Conceptual Romanticism

The Magma Group is a group of individual artists who, even though working completely independently from one another, share a common path. This path is characterized as a conceptual and internal journey through expressive form. In the work of the Magma artists sensation and expression give meaning to an exploration of the Self, the sublime as well as of the relationship of the artists with others, the world they live in, the universe.

In the processes of both making and viewing contemporary art a negotiation between the self and the art piece takes place. Elements that logic cannot satisfactory explain, correspond with a seemingly internal piece of truth through an intuition or a feeling that appears as personally valid and significant. The artists of The Magma Group employ expressive and conceptual methods to explore how issues, ideas and situations personal to them can come across, whilst simultaneously stimulating the senses of the viewers.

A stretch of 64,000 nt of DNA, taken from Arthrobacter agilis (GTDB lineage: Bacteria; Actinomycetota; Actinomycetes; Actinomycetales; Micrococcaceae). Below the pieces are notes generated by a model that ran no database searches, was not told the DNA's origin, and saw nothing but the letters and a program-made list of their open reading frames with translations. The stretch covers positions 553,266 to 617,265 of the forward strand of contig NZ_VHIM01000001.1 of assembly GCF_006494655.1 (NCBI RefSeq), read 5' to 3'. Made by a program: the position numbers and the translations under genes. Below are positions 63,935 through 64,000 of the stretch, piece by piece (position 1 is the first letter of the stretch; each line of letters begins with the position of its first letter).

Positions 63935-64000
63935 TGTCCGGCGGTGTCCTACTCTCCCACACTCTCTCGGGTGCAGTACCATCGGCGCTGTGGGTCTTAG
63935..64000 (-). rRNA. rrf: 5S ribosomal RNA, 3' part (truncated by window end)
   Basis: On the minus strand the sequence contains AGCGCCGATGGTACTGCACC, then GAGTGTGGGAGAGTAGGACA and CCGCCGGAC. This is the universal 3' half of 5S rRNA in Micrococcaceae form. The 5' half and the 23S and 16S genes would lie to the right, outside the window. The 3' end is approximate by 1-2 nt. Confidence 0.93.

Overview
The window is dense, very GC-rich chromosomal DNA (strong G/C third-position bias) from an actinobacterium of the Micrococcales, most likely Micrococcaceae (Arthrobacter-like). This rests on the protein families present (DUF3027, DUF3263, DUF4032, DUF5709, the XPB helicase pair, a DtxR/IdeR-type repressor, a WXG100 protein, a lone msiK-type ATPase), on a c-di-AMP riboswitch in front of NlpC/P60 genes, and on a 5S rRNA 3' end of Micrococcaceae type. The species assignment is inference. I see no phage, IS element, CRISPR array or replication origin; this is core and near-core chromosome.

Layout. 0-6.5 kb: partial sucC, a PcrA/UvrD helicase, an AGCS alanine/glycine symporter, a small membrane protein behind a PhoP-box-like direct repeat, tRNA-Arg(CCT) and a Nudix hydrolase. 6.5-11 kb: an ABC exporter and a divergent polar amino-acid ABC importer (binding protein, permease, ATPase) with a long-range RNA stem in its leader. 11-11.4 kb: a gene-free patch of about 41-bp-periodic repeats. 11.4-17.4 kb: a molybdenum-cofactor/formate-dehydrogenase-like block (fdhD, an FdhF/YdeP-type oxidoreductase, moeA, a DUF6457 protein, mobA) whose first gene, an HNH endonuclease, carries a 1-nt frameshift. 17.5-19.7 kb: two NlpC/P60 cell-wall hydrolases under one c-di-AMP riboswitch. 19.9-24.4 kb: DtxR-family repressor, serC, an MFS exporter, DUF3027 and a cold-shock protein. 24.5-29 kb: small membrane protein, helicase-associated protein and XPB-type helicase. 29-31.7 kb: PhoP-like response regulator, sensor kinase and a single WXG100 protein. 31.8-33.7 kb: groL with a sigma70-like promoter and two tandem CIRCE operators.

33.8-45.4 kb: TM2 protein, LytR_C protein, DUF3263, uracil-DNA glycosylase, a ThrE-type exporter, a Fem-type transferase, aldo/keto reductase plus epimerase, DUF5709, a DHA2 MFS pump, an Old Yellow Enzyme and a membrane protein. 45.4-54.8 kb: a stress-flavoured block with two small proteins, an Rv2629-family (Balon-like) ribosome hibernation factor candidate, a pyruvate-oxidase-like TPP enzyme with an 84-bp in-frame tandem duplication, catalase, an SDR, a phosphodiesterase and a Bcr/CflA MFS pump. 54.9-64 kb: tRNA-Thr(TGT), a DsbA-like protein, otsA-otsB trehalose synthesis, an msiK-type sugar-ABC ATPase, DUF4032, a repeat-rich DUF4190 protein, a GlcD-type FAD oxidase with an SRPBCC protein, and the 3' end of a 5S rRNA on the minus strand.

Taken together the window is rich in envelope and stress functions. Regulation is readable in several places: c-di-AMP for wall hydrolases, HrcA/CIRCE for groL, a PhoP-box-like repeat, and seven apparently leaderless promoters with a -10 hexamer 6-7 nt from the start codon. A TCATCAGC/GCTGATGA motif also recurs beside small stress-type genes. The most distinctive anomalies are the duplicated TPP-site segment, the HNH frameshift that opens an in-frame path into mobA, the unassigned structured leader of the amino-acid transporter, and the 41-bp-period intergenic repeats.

The term Romantic Conceptualism emerged in the art scholarly field in 2006 to discuss conceptual art works of various mediums such as video, installation and sculpture, which employ both conceptual methodologies and also autobiographical, emotional and poetic elements. Conceptual art, often associated with dryness, cold intellectualism and lack of emotion, is often seen to be the antithesis of Romanticism. But many conceptual art works are in their effect transcendental; they draw attention to the ways that meaning is being produced beyond logic. The works of artists directly addressing and exploring the mystical effect of the processing of ideas accentuate these romantic aspects of conceptualism. In other words Conceptualism is romanticized.